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What Students Say

For first generation student, good mentors make the difference

Kyler Perry

Wasilla, Alaska native, Kyler Perry, recently graduated from Pacific Lutheran University with a Bachelors of Science in Biology and a minor in Sociology. The 22-year old almost moved back home before he learned of the opportunity to be a medical assistant at Meridian Surgery Center.

Still a resident of Alaska, Perry was planning on going back, until he was offered a job with Dr. Wright.

A friend and fellow Meridian Surgery Center intern told Perry about the opportunity. “During my interview, I was in the office for quite a while, meeting everyone and talking to Dr. Wright. After I left the interview, I was cancelling my plans to go back to Alaska, and I started the next day bright and early! I am very fortunate that it all worked out like this!”

As a first generation student, Perry finds the prestige of becoming a physician appealing. “I was in a hospital setting a lot growing up because of my grandparents, and it was admirable to see what the physicians were doing for my family. I've immersed myself in as many things related to becoming a physician, and I've really enjoyed everything that I've done when working with Dr. Wright.”

Perry chose Biology as his major in college because of his interest in the sciences during middle and high school. “I knew I wanted to do something in the sciences, and I had a wonderful AP Bio teacher in high school.” Inspired by doctors during his grandparents illness, Perry is decided on a career in medicine. “I've been immersing myself in as many things that relate to becoming a physician, and I've really enjoyed everything that I've done. Without my parents help and support I would not have the opportunities I have today.”

Currently a medical assistant for Dr. Wright, Perry is training in just about everything Meridian Surgery Center does. It has carried a learning curve, but Perry is up to the challenge. “I room patients, take vitals, schedule appointments, answer the phone calls. I've cleaned surgical instruments, admitted patients for surgery, and organized surgery charts. It's a really great environment where I've been able to do a lot.”

Always up for an adventure and challenge, Perry is currently applying to medical schools. “Ideally, I will be finishing up medical school in five years and moving on to residency! I have no idea where I'll get in, but I could imagine being in a completely different place of the country in a completely new environment, which I'm pretty excited about.”


Surgery center job shadow gives college student vision for the future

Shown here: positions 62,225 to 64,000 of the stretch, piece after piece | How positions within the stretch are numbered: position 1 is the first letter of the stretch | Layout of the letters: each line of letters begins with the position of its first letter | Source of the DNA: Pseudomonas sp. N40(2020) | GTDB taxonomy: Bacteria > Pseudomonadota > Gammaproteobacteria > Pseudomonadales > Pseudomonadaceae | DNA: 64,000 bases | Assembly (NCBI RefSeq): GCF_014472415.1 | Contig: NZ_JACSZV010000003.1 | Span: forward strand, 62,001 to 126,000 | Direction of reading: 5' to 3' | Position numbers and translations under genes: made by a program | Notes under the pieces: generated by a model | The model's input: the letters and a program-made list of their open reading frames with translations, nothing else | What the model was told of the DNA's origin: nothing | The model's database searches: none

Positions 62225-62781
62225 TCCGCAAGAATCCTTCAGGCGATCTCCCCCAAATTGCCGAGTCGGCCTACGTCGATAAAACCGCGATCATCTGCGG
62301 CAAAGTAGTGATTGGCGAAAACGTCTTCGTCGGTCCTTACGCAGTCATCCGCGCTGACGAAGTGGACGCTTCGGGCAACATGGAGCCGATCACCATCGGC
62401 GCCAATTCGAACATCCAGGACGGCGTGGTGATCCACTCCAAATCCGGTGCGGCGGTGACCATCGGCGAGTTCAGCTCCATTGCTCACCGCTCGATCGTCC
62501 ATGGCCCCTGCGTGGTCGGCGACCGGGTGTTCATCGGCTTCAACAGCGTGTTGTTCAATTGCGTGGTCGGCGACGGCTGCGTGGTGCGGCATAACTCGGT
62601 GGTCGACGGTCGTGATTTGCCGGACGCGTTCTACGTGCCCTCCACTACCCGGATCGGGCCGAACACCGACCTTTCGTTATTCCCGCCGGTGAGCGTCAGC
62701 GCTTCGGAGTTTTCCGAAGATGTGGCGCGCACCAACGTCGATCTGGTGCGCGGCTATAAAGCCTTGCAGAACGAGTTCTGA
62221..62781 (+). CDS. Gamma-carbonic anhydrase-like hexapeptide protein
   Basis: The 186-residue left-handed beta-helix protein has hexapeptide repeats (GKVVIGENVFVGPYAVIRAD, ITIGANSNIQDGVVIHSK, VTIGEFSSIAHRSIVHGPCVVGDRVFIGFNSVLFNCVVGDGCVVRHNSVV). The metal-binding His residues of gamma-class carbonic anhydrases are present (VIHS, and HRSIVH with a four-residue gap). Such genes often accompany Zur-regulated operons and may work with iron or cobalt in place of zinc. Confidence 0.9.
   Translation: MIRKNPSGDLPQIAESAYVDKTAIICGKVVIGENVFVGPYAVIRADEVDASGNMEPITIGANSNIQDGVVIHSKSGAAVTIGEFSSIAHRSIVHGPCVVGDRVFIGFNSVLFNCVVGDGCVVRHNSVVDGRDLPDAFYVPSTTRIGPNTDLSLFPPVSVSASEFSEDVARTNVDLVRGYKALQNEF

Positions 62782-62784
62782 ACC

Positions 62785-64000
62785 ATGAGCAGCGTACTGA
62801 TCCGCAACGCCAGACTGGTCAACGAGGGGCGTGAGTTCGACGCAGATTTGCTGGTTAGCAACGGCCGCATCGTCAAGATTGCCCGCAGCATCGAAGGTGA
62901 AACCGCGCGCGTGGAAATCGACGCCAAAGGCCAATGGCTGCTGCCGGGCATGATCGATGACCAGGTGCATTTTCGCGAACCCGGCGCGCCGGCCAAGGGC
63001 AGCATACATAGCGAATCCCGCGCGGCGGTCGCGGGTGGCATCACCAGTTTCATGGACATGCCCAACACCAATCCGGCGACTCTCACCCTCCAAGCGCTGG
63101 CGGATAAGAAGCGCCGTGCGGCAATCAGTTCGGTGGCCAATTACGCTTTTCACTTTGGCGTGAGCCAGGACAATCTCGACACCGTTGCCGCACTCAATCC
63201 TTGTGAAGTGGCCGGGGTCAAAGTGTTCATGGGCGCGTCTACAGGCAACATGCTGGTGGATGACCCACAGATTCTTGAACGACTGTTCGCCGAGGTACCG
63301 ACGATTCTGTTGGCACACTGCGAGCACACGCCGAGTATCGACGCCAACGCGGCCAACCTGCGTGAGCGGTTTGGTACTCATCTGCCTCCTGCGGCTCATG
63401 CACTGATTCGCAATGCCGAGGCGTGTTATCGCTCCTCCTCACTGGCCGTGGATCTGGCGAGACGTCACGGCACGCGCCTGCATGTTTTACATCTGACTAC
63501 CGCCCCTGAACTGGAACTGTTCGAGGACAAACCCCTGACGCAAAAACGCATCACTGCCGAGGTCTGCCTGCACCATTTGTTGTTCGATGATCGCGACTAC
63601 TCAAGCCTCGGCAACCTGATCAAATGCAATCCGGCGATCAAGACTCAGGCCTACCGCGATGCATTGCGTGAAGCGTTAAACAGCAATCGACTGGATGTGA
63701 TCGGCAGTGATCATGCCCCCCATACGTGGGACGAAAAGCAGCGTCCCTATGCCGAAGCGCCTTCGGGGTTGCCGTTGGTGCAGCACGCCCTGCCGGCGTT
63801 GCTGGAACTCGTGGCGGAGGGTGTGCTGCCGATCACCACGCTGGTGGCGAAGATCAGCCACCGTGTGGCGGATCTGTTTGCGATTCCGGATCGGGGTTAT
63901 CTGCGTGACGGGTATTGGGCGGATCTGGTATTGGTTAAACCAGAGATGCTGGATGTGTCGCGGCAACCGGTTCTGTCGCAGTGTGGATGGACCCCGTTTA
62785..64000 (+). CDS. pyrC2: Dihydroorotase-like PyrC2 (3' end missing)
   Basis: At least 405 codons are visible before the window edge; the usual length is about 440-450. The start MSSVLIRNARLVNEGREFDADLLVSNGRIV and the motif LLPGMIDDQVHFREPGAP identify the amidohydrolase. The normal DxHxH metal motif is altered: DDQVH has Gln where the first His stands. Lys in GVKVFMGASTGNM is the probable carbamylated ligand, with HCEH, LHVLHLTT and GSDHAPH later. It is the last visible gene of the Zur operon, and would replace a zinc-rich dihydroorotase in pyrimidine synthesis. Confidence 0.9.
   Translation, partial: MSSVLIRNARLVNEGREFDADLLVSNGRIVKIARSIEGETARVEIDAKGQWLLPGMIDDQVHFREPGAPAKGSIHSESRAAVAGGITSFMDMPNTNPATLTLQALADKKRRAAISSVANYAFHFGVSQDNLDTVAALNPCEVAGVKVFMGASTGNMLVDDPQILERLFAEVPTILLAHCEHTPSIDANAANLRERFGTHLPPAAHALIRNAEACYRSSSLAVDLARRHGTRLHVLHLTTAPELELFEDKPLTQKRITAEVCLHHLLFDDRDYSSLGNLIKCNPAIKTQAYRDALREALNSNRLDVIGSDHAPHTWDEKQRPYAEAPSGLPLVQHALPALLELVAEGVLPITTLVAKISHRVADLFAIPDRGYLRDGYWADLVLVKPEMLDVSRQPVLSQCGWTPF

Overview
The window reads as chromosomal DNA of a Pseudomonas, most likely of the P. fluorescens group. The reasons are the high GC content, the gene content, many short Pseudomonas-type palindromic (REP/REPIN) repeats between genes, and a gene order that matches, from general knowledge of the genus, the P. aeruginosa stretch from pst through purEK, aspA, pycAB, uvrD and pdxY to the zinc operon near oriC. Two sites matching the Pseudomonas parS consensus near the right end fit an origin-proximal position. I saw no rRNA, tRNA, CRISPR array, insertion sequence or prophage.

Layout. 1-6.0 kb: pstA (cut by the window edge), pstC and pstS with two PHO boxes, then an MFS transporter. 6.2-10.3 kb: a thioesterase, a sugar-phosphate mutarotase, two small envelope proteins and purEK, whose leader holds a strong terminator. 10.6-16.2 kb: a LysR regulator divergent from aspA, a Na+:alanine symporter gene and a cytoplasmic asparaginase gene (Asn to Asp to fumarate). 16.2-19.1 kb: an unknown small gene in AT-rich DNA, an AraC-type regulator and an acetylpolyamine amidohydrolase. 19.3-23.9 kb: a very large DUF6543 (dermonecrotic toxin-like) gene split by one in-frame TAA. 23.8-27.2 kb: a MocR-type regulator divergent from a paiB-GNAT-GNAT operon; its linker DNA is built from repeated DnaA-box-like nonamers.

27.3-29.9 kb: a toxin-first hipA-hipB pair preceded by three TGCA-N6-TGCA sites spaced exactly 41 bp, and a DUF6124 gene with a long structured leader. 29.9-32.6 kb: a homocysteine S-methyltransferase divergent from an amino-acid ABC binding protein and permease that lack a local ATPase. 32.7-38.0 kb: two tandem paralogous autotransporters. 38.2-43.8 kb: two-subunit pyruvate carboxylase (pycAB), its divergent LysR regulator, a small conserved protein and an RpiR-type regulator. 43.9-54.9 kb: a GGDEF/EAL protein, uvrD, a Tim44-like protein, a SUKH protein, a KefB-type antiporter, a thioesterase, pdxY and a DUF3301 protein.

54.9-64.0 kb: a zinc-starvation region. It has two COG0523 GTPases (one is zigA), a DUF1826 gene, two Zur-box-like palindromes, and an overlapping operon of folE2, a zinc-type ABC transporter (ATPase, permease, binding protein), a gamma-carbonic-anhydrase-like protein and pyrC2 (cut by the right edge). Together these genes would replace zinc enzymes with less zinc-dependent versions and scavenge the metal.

For college student Brendan Studebaker, one day at Meridian Surgery Center gave him a glimpse into his future. And he likes what he sees. "Shadowing the staff made me realize that I want to become a doctor for sure," said the University of Washington Tacoma Biomedical Sciences major. "Everyone was excited to be at work, they are all well educated and intelligent people, and I can tell they genuinely like to help and mend patients' lives."

Brendan, who lives in Puyallup, had the opportunity to watch Dr. Wright, as well as other physicians and medical staff in action with patients who allowed him to follow them through surgery.

YouTube videos and emergency surgery television has nothing on watching the real thing in person, he said. "I did end up getting queasy once, but that was the first time I had seen a part of someone outside of their body, and I still couldn't look away because of how awesome it was to really see inside the body first hand," said the 2014 Bonney Lake High School graduate.

The live action came with play-by-play analysis from the surgeon himself. "When Dr. Wright was operating on the patients, he would explain to me in detail everything that he was doing. The operations were all extremely informative and gave me a really good idea of how the surgery worked and why it was going to help the patient," said Brendan.

Besides learning that he indeed has stomach for surgery, Brendan got a taste for other roles in the surgery center and became more interested in anesthesiology. "The anesthesiologist showed me a lot about his job, and it really has me thinking about looking deeper into that area of surgery. Since then, I have been doing a lot of research on anesthesiology," he said.

It was the perfect way for Brendan to transition into his sophomore year, helping to confirm his academic path. "The job shadow was truly inspiring. I will definitely keep in contact with Dr. Wright over the course of my college career. I would love a chance to come back in and observe some more surgeries if possible. Thank you so much again for the opportunity to come in and explore my options and interests."